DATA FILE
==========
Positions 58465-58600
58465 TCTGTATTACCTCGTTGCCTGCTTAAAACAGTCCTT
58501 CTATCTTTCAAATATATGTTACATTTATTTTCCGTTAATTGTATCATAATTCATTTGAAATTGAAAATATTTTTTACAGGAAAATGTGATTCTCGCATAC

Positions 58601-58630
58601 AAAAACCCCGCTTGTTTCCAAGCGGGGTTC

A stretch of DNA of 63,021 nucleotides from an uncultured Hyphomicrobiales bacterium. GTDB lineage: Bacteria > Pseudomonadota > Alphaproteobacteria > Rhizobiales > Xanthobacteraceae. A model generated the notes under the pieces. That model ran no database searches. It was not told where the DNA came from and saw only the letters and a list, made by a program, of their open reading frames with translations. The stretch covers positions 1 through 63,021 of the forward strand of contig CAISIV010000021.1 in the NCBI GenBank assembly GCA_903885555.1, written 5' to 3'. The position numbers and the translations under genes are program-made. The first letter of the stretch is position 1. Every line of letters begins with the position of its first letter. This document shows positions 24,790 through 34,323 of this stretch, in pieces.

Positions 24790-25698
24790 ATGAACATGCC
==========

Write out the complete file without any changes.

Positions 58465-58600
58465 TCTGTATTACCTCGTTGCCTGCTTAAAACAGTCCTT
58501 CTATCTTTCAAATATATGTTACATTTATTTTCCGTTAATTGTATCATAATTCATTTGAAATTGAAAATATTTTTTACAGGAAAATGTGATTCTCGCATAC

Positions 58601-58630
58601 AAAAACCCCGCTTGTTTCCAAGCGGGGTTC

A stretch of DNA of 63,021 nucleotides from an uncultured Hyphomicrobiales bacterium. GTDB lineage: Bacteria > Pseudomonadota > Alphaproteobacteria > Rhizobiales > Xanthobacteraceae. A model generated the notes under the pieces. That model ran no database searches. It was not told where the DNA came from and saw only the letters and a list, made by a program, of their open reading frames with translations. The stretch covers positions 1 through 63,021 of the forward strand of contig CAISIV010000021.1 in the NCBI GenBank assembly GCA_903885555.1, written 5' to 3'. The position numbers and the translations under genes are program-made. The first letter of the stretch is position 1. Every line of letters begins with the position of its first letter. This document shows positions 24,790 through 34,323 of this stretch, in pieces.

Positions 24790-25698
24790 ATGAACATGCC